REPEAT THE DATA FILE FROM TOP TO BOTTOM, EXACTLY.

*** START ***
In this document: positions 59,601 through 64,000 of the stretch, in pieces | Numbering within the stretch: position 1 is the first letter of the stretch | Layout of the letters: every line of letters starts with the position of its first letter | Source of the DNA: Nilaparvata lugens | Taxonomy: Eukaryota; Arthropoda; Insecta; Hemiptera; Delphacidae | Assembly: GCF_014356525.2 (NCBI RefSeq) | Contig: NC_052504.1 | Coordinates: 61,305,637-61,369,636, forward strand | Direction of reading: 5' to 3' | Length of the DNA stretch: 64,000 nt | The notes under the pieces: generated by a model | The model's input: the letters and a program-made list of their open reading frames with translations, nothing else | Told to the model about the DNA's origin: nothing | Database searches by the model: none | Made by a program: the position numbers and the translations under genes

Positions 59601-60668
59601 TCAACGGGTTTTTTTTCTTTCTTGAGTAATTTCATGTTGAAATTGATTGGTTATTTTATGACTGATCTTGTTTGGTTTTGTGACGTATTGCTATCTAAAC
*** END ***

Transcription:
In this document: positions 59,601 through 64,000 of the stretch, in pieces | Numbering within the stretch: position 1 is the first letter of the stretch | Layout of the letters: every line of letters starts with the position of its first letter | Source of the DNA: Nilaparvata lugens | Taxonomy: Eukaryota; Arthropoda; Insecta; Hemiptera; Delphacidae | Assembly: GCF_014356525.2 (NCBI RefSeq) | Contig: NC_052504.1 | Coordinates: 61,305,637-61,369,636, forward strand | Direction of reading: 5' to 3' | Length of the DNA stretch: 64,000 nt | The notes under the pieces: generated by a model | The model's input: the letters and a program-made list of their open reading frames with translations, nothing else | Told to the model about the DNA's origin: nothing | Database searches by the model: none | Made by a program: the position numbers and the translations under genes

Positions 59601-60668
59601 TCAACGGGTTTTTTTTCTTTCTTGAGTAATTTCATGTTGAAATTGATTGGTTATTTTATGACTGATCTTGTTTGGTTTTGTGACGTATTGCTATCTAAAC